Layer 1 ( ) \bigl(\bigotimes\bigr) ρ = σ \rho=\sigma Δ \Delta \frac{\longrightarrow}{\textsize{\nabla}} \frac{\longleftarrow}{\textsize{\nabla}} \begin{svg}<svg width=”163” height=”237” xmlns=”” xmlns:svg=”” xmlns:se=”” xmlns:math=”” se:nonce=”93068”> <g> <title>Layer 1</title> <ellipse fill=”#ffaaaa” stroke=”#000000” stroke-width=”2” cx=”104” cy=”170” id=”svg_93068_1” rx=”58” ry=”66”/> <g id=”svg_93068_5”> <path fill=”#00bf5f” stroke=”#000000” stroke-width=”2” d=”m48.16666,149.833328c11,-24 79.499996,-44.5 92.499996,-31.5c13,13 -94.999996,-101.999998 -94.999996,-101.999998l2.5,133.499998z” id=”svg_93068_2”/> <path fill=”#ff0000” d=”m46.75,18.875l16.25,114.375l13.375,-7.5l-29.625,-106.875z” id=”svg_93068_3”/> <path fill=”#ff0000” d=”m46.75,19.25l47.125,99.875l14.625,-3.875l-61.75,-96z” id=”svg_93068_4”/> </g> <foreignObject x=”87” y=”191” id=”svg_93068_6” font-size=”16” width=”40” height=”24”> <math xmlns=”” display=”inline”> <semantics> <mrow> <mo maxsize=”1.2em” minsize=”1.2em”>(</mo> <mo>&#10754;</mo> <mo maxsize=”1.2em” minsize=”1.2em”>)</mo> </mrow> <annotation encoding=”application/x-tex”>\bigl(\bigotimes\bigr)</annotation> </semantics> </math> </foreignObject> <foreignObject x=”0” y=”0” id=”svg_93068_7” font-size=”16” width=”48” height=”20”> <math xmlns=”” display=”inline”> <semantics> <mrow> <mi>&#961;</mi> <mo>=</mo> <mi>&#963;</mi> </mrow> <annotation encoding=”application/x-tex”>\rho=\sigma</annotation> </semantics> </math> </foreignObject> <foreignObject x=”101” y=”162” id=”svg_93068_8” font-size=”16” width=”12” height=”20”> <math xmlns=”” display=”inline”> <semantics> <mrow> <mi>&#916;</mi> </mrow> <annotation encoding=”application/x-tex”>\Delta</annotation> </semantics> </math> </foreignObject> <foreignObject x=”76” y=”142” id=”svg_93068_9” font-size=”16” width=”24” height=”30”> <math xmlns=”” display=”inline”> <semantics> <mrow> <mfrac> <mo>&#10230;</mo> <mstyle scriptlevel=”0”> <mo>&#8711;</mo> </mstyle> </mfrac> </mrow> <annotation encoding=”application/x-tex”>\frac{\longrightarrow}{\textsize{\nabla}}</annotation> </semantics> </math> </foreignObject> <foreignObject x=”115” y=”141” font-size=”16” width=”24” height=”30” id=”svg_93068_16”> <math xmlns=”” display=”inline” id=”svg_93068_17”> <semantics> <mrow> <mfrac> <mo>&#10229;</mo> <mstyle scriptlevel=”0”> <mo>&#8711;</mo> </mstyle> </mfrac> </mrow> <annotation encoding=”application/x-tex”>\frac{\longleftarrow}{\textsize{\nabla}}</annotation> </semantics> </math> </foreignObject> </g> </svg>\end{svg}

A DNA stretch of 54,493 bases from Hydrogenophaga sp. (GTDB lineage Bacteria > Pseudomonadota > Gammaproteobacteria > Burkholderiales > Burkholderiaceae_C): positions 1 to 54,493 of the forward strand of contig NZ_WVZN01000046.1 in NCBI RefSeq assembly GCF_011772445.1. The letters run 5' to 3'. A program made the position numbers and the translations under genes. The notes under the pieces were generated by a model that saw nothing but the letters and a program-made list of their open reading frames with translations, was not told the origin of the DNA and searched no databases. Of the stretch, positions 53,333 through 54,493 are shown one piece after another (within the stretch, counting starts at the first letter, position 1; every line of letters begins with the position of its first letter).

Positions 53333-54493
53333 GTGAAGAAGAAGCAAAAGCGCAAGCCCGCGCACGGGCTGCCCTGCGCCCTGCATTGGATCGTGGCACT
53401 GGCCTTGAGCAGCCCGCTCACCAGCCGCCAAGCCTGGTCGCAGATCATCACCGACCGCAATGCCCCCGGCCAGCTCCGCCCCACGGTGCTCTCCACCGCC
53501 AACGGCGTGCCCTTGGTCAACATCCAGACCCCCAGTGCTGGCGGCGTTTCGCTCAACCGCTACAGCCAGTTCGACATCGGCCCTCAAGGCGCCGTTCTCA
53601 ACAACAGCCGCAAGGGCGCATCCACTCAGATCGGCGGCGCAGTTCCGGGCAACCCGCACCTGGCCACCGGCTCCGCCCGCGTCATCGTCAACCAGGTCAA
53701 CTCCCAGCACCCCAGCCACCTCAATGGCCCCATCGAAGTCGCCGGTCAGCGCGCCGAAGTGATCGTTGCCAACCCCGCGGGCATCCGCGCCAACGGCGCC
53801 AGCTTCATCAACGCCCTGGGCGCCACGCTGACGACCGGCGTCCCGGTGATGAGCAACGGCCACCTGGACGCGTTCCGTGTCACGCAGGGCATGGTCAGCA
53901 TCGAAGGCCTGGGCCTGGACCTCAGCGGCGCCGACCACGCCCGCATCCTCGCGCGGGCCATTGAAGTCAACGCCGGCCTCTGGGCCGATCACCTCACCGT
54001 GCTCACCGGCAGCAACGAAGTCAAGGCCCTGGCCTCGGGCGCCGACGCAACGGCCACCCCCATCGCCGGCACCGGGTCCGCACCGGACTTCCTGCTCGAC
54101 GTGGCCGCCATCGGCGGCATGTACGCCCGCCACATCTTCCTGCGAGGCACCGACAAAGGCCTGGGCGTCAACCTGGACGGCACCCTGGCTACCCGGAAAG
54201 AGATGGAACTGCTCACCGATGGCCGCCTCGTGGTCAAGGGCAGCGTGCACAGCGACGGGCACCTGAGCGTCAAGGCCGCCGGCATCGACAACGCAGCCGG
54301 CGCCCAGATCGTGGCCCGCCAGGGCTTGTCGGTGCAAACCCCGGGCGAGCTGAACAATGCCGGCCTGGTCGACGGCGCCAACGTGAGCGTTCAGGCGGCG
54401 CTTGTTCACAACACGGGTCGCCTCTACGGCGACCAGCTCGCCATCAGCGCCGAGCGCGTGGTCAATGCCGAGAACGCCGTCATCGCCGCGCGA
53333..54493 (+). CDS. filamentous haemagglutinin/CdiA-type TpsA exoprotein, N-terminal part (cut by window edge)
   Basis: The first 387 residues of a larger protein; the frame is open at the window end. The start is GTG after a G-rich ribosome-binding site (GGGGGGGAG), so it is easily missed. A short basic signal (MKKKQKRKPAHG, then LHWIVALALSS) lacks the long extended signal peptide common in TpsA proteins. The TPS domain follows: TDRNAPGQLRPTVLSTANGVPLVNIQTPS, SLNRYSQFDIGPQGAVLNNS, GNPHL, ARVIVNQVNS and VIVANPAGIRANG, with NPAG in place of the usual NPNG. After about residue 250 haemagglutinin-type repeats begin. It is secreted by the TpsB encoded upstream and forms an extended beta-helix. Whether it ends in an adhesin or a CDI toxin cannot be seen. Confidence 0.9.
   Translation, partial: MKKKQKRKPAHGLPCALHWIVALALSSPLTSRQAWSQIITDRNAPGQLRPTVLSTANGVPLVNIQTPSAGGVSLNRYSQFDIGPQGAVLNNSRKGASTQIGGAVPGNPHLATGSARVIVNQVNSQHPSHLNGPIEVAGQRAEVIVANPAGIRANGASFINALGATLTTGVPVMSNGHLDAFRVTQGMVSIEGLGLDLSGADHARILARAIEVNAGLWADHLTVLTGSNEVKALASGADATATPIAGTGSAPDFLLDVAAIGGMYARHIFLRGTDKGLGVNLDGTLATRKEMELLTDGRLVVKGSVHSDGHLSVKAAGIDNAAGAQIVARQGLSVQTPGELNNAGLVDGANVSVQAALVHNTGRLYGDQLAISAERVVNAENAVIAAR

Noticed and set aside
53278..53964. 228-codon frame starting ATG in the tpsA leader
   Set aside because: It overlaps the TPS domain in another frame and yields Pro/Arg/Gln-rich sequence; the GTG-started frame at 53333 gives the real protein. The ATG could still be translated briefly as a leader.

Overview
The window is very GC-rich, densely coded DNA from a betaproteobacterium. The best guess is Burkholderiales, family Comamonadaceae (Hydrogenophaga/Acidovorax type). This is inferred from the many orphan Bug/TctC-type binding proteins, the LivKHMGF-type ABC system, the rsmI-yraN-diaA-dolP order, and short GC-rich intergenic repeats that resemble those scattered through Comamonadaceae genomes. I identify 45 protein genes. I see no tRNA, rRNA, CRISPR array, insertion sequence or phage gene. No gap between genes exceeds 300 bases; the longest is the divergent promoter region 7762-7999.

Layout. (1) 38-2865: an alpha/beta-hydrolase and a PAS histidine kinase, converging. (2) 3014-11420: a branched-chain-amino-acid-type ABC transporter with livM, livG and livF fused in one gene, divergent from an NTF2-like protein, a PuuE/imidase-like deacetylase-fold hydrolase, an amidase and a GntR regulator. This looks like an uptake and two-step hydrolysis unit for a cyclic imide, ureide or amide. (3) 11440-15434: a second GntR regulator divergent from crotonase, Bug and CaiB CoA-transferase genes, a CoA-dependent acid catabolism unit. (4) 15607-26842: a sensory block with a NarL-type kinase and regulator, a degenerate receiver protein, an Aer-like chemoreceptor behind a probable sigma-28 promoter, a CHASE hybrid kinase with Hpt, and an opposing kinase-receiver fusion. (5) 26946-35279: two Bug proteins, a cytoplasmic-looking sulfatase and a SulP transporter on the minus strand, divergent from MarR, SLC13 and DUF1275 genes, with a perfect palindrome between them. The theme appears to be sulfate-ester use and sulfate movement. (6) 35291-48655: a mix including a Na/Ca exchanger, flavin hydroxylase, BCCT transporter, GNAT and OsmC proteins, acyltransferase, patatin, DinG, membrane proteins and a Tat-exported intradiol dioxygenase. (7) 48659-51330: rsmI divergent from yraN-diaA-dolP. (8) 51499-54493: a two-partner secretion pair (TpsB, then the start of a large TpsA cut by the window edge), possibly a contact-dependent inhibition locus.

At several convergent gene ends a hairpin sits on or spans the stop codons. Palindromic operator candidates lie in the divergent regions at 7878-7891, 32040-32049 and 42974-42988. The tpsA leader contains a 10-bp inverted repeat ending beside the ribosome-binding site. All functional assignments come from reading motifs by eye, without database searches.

Yeah, that would work.

Posted by: Jacques Distler on December 28, 2013 3:49 AM | Permalink | PGP Sig | Reply to this

Re: A Technical Innovation

I get “invalid markup” when I view this post via the atom feed using Digg reader.

Posted by: John on February 17, 2014 2:25 PM | Permalink | Reply to this

Re: A Technical Innovation

That’s strange. The comment feed is valid, too. You should complain.

Posted by: Jacques Distler on February 17, 2014 2:53 PM | Permalink | PGP Sig | Reply to this

Post a New Comment